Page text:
In 1954, a Toho movie producer Tomoyuki Tanaka was inspired with an idea for a movie that would create an entire new genre of Japanese theatre: kaiju eiga. Most commonly translated as simply "monster movie", it as has supernatural and cultural meanings that do not translate well into English.

There were numurous events that contributed to Tanakas idea. At the time, Tanaka's latest project had fallen through. He has spent the previous months working on a co-production with the Indonesian government titled In the Shadow of Honor. The move was to depict a Japanese soldier fighting along side Indonesia in their struggle for post-war independance. The project was cancelled by a nervous Indonesian government. Tanaka was desperate to come up with a replacement, fast.

Japan itself was less than ten years removed from a combination of humbling and terror at the end of World War II. In early 1945, Tokyo was firebombed for three consecutive days. And in August, 1945, America dropped the Atomic Bomb on Hiroshima and Nagasaki. For seven years, in post-war occupied Japan, the Allied Powers controlled the Japanese cinema, using it to promote democracy and Western culture.

But Hiroshima and Nagasaki alone did not produce Godzilla. As a matter of fact, few Japanese movies have been made to date about the Atomic Bomb, the most acclaimed being Akira Kurosawa's I Live in Fear (a.k.a. Record of a Living Being, 1955) and Tanaka's Godzilla.

In 1952, during the occupation, RKO's King Kong (1933) was re-released internationally, with a successful Japanese run. And in 1953, The Beast from 20,000 Fathoms, the story of a dinosaur awakened by atomic tests, was released in America. Japan was a nation trapped between Cold War atomic tests: the Soviet Union on one side, and the US Pacific Proving Grounds on the other.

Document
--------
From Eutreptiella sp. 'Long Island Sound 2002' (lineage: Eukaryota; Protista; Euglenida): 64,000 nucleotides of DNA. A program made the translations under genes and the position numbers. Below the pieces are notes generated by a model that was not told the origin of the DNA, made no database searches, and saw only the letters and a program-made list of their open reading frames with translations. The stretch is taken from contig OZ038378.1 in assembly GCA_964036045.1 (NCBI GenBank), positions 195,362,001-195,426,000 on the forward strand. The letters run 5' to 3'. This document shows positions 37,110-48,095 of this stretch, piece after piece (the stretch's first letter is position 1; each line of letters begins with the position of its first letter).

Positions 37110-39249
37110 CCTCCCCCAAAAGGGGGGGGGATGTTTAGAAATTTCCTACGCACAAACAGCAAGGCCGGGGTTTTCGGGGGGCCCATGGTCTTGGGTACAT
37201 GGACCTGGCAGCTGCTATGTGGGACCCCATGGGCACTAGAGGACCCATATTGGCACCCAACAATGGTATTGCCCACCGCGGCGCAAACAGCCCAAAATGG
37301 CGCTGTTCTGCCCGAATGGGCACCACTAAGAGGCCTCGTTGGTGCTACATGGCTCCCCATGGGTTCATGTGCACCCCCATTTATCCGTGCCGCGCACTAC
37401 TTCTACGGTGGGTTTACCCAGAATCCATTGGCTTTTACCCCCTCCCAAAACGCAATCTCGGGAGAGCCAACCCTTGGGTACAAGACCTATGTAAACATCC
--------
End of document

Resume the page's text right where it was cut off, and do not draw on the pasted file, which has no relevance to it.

But Japan was a nation of shame and repression, and it was actually a fishing boat named the Dai-go Fukuryu Maru (Lucky Dragon #5) that inspired Tanaka to create Godzilla. On March 1st, 1954, the US detonated a 15-megaton H-bomb near the Bikini Atoll. Codenamed Operation Bravo, this was labaled a routine atomic test by the Atomic Energy Commission. A large part of Bikini was vaporized and a cloud of radioactive dust drifted eastward. About 100 miles east of Bikini, the Lucky Dragon sailed, on a tuna-fishing trip. The boat and it's 23 crewmen were covered with sticky, white radioactive ash. Within hours, several crew members were took ill, and a few days later, many of their faces turned dark. The captain abandoned the fishing trip and returned to port. Two weeks later, the incident broke in the Japanese newspapers. The US government initially denied that the atomic test was related to the Dragon's misfortune, and later accused the dragon of being on a spy mission. In September, the radio operator of the Lucky Dragon died of leukemia, the first of six of the crew to die of cancer related illnesses. Newspapers reported the radio operators last words as "Please make sure I am the last victim of the nuclear bomb."